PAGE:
envisioned when Michael had casually mentioned his family's summer house.
car came to a scrunching halt on the gravel.
"This is the place you wish?" the driver asked in
Even in another language
his skepticism was evident.
Michael replied, answering for both of us.
I fumbled in my purse for money to pay the fare.
My fingers felt clumsy as I counted out
ten euro notes and handed the bills to the driver.
I climbed creakily out of the car, and Michael reached out
to steady me.
I said, as we stood there watching the taxi disappear back up the drive.
Strangely, Michael seemed as reluctant
to enter the house as I did.
wrong?" I asked.
didn't tell them where I was going.
And I rode into town with the gardener.
I don't want to get him into
All your family's going to
care about is getting you back in one piece."
I held out my hand and he took it.
We approached the massive front door together.
knocked, but for what seemed an eternity nothing happened.
Unsteadily, I knocked again.
I was beginning to feel an almost
desperate need to sit down.
Finally, the door opened.
man stood framed in the doorway.
For a moment his dark brown eyes widened in surprise, then his
expression became coldly neutral.
you have returned," he said, addressing Michael in English that bore only
the lightest traces of a Greek accent.
"What have you been doing?
You do not look in the best of shape."
His gaze shifted to me.
"And who is this?"
a subdued voice, Michael said, “Miss Stewart, this is my Uncle Spiro.
Uncle Spiro, this is --”
Stewart," I snapped.
"And in case you haven't noticed, we've had an accident.
I don't think Michael’s badly hurt, but
he's had a nasty scare, and I suspect his wrist is sprained.
The sooner a doctor looks at him, the
He motioned for us to enter.
"Perhaps you are in need of a
doctor as well?" he asked as I brushed past him into the hallway.
gazed at me skeptically, and then turned to lead the way.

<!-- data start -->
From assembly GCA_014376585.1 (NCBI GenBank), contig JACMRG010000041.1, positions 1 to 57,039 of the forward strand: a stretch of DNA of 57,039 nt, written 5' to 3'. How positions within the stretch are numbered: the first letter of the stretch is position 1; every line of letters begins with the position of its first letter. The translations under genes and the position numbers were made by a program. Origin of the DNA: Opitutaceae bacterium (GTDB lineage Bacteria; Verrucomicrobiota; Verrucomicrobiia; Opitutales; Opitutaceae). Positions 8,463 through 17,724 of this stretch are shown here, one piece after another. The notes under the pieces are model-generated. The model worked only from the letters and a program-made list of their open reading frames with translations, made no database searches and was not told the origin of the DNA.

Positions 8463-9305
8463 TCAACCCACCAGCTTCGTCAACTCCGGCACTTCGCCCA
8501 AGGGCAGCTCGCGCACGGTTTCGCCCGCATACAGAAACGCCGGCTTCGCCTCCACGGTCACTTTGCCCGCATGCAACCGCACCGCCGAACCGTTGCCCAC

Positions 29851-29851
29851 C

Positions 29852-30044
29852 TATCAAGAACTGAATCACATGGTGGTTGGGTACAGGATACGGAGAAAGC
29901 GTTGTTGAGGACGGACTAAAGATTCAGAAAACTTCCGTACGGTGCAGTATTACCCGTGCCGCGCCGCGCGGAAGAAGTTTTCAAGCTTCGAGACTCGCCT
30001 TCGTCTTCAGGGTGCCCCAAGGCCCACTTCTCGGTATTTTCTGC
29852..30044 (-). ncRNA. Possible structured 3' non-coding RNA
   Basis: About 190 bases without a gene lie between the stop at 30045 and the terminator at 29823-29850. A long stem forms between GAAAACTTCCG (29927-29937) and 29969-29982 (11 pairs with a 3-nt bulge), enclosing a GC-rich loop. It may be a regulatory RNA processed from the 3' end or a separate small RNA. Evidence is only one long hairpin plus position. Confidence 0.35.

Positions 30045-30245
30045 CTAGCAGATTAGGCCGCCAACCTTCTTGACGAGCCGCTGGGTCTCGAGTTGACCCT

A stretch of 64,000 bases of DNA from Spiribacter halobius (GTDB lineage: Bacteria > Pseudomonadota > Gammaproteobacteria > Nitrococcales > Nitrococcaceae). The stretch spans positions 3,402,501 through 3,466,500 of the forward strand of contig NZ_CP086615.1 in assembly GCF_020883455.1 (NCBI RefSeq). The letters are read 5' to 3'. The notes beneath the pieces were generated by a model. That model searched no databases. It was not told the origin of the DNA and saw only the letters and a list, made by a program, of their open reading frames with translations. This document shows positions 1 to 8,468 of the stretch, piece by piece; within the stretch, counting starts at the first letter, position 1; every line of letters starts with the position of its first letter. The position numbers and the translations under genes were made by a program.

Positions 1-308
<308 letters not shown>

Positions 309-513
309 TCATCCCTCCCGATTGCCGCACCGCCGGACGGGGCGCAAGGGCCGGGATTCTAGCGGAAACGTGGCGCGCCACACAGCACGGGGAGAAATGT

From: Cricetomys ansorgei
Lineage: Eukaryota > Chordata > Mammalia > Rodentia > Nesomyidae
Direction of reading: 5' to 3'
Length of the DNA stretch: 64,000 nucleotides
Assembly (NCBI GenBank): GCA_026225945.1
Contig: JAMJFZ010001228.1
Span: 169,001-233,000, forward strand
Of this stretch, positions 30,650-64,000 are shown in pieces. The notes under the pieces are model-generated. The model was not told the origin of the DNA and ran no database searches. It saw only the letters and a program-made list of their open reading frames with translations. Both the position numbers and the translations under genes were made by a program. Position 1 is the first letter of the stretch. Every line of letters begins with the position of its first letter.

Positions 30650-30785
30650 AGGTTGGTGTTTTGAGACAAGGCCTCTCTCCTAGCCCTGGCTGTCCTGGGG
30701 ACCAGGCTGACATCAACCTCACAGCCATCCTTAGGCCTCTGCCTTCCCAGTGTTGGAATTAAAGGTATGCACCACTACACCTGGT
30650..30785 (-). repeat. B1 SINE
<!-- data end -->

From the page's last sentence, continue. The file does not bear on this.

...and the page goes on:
"My sister will be relieved to
hear of the boy's return.
been worrying since he disappeared this morning."
There was a questioning note in his
voice which I purposely ignored.
"Indeed, I have just returned from searching for him in town."
who is it?"
voice was sharp and spoke in Greek.
Before he could answer, a woman emerged from a room at the end of the
She was petite in stature,
but moved with commanding grace, and the elegant black dress she wore was
stylish and expensive.
large, dark, almond-shaped eyes and shiny black hair drawn back in a chignon.
Her mouth was small and delicately
At sight of Michael, it
opened and then snapped shut.
brother said quickly, “There has been an accident, Demetra.
Michael does not appear badly
He added with an odd
emphasis, “I do not know about the young lady."
told you,” I said weakly, “I'm fine."
Instead, he called to
a middle-aged woman who had slipped into the room.
"Maria, telephone Dr. Aristides and tell him we have
two patients for him."
sister's attention was on me now.
"Who is she, Spiro?
How is she involved in all this?"
name is Christine Stewart, she is here because she brought the boy back to us,
and as to how she comes to be with him in the first place . . . well, I suggest
we wait to consider such questions until after the doctor has seen them
stood silently between them.
tried to smile encouragement at him, but my lips felt heavy and difficult to
The room was hot, the air
I tried to shift my gaze
from Michael to his mother and uncle, but though I could make out their faces,
I couldn't bring them into focus.
They swayed and shimmered, as did the furniture, the walls, the
Suddenly my head seemed
far away and my body unable to keep its balance.
heard someone swear, saw a dark flash of motion, and through a fog realized I
she be all right?"
The cut's not too
She's lost some blood and
may have a slight concussion, but there's no obvious fracture to the
voices, speaking rapidly in Greek, seemed quite close, but it was too much
effort to open my eyes.
she be moved to the hospital?"
don't think it will be necessary.
I suspect all she needs is rest, but I'll check back later to see how
she is doing."
We appreciate your
coming at such short notice."
What am I, a banker?"
heard receding footsteps and a door open and close.
I still couldn't seem to open my eyes and drifted back to
I woke sometime later, and
found myself lying in a large mahogany bed between cool linen sheets.
A scarlet and gold coverlet was pulled
up under my arms, and I was wearing a satin negligee in a beautiful shade of
My cheek ached
I touched it and
realized it was bandaged.